Good RPGs

Moderator
Posts: 450
Joined: 2003.08
Post: #31
Where do you get knights of the old republic? I have never heard of it.
Quote this message in a reply
Member
Posts: 269
Joined: 2005.04
Post: #32
It's only available for the X-Box at the moment. A PC version will be released later this year. I doubt there will ever be a Mac version.

Homepage: http://www.bioware.com/games/knights_old_republic/
Quote this message in a reply
Moderator
Posts: 450
Joined: 2003.08
Post: #33
Oh well. Maybe I'll get xbox one day. Who knows. THanks for the info.
Quote this message in a reply
Member
Posts: 92
Joined: 2002.04
Post: #34
I made a mistake about half a week ago. I got Gothic 2 for my PC. I'm now only getting 4 to 5 hours sleep a night. It has a wonderful plot and I'm enjoying doing the side quests. The maps are massive and there is only a little bit of loading between different maps. I spent about an hour running around just one map. The character skills are controlled by level, each level you get some points. You can increase weapons etc by using points, but you can also learn hunting skills, like removing fur etc from dead animals, learn how to pick pocket, pick locks etc. Also there seems to be a lot of different ways to do a quest. And a nice feature I noticed is monsters,animals and NPCs will use their AI. Like if I kill one creature and lure another towards the dead one and run away, the creature will snack on the dead one. Or if I lure a monster towards a NPC who is agressive they might duke it out so I can pick off the one who is left. All in all I would say at the moment this is the most enjoyable RPG I've played in the last 5 years.

Justin "LordFire" Baldock
Quote this message in a reply
AJ Infinity
Unregistered
 
Post: #35
You missed what I said. I'm sure everyone knows that in SSB/SSBM that Nintendo wanted characters from a whole bunch of their video games. Basically, at the time of this thread I did not want to admit I was wrong and Matt was right. I made a mistake about connecting Harvest Moon with Earthbound and Mother. And would people stop reawakening threads THIS old.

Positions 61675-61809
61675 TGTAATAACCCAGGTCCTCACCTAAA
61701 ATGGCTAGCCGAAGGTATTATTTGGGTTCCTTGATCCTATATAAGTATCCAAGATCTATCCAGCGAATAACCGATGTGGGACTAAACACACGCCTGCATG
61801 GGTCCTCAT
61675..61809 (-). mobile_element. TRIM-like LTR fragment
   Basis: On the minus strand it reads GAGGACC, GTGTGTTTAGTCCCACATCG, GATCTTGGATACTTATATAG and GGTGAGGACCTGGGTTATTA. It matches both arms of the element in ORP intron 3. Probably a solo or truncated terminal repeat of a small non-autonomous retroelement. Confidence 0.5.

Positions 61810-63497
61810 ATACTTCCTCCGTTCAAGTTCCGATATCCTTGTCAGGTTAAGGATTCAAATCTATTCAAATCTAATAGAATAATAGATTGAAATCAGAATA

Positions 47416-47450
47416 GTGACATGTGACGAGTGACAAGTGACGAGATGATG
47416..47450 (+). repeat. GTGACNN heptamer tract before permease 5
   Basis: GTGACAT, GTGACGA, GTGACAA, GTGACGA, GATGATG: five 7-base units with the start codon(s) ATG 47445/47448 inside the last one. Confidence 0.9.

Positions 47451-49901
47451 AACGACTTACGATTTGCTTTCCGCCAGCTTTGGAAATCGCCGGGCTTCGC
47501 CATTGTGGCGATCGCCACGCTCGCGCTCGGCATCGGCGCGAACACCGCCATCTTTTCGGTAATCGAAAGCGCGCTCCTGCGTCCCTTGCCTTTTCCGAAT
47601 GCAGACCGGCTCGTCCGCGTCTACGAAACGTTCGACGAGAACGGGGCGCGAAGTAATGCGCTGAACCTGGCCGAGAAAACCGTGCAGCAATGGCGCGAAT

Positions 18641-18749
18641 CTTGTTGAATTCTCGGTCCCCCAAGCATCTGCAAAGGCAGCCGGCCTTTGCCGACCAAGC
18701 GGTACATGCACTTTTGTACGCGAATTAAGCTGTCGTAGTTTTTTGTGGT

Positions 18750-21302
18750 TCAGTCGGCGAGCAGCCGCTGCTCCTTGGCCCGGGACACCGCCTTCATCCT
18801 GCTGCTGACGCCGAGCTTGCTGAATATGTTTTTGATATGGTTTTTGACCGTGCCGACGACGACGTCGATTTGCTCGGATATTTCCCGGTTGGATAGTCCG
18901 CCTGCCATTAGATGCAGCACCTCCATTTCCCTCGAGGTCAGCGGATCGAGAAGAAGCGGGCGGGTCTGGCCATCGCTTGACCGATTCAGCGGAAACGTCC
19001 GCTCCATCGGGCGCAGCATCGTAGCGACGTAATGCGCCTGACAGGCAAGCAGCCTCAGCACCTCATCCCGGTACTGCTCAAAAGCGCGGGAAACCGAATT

Anyway, back on topic. has anyone here played FF2? Remember it's leveling system? You'd gain exp with each weapon you had instead of the whole character gaining exp.
Quote this message in a reply
Moderator
Posts: 102
Joined: 2003.07
Post: #36
By far I think that the Fallout series is the best damn RPG ever to hit the mac platform. I like to have total control while playing a game.

-CarbonX
Quote this message in a reply
Moderator
Posts: 113
Joined: 2002.06
Post: #37
I've started to come to the realization that traditional "leveling-up" RPG-based games have wore out their welcome on me. There's way too much time involved around doing the same redundant thing. Most of the older generation who grew up playing Secret of Mana, Crono Trigger, and Final Fantasy don't have that much time on their hands anymore. We have full-time jobs, wifes, children and other responsibilities which eat our time.

Games like Zelda and Metal Gear Solid, take a unique approach for leveling up the character. It's not based on how many bad guys you kill. It's based on who you kill, completing some mini-quest, or extended exploration.

Perhaps RPGs need to embrace a new approach for getting new armor, increasing health stats, making more money and so on which isn't as redundant as fighting bad guys...and more bad guys...and yet..more bad guys.
  • Armor should either be purchased or won. However, the same armor purchased should not be won through battle and so on. This makes the armor more special or unique.
  • All enemies should drop money, while mini-games should be played to quickly win money.
  • And finally, increasing health should be based on winning some kind of item through a quest.
RPGs should have long (30+) play times based on the quality of the story and the unique quests that take the player for a ride, not from 20+ hours of killing enemies just to level up.

ProRattaFactor
(Retro-infused games for iPad, iPhone, iPod touch, and Mac)
Quote this message in a reply
PuppyHelmet
Unregistered
 
Post: #38
I agree that an alternative to D&D style leveling up would be a good thing. Problem is coming up with an idea that works as easily.